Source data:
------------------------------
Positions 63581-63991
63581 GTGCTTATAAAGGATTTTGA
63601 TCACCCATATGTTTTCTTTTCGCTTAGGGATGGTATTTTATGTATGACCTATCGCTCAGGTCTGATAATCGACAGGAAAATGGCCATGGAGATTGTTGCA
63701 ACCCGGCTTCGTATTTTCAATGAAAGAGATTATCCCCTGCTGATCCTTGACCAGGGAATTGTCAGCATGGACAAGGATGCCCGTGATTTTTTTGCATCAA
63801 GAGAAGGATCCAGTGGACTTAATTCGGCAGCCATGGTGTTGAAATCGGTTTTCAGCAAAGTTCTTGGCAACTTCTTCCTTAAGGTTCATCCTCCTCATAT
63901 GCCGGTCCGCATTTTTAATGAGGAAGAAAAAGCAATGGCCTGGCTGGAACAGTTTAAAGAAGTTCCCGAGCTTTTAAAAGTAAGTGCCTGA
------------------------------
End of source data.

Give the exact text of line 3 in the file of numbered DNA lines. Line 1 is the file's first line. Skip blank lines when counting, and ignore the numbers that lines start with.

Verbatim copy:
63601 TCACCCATATGTTTTCTTTTCGCTTAGGGATGGTATTTTATGTATGACCTATCGCTCAGGTCTGATAATCGACAGGAAAATGGCCATGGAGATTGTTGCA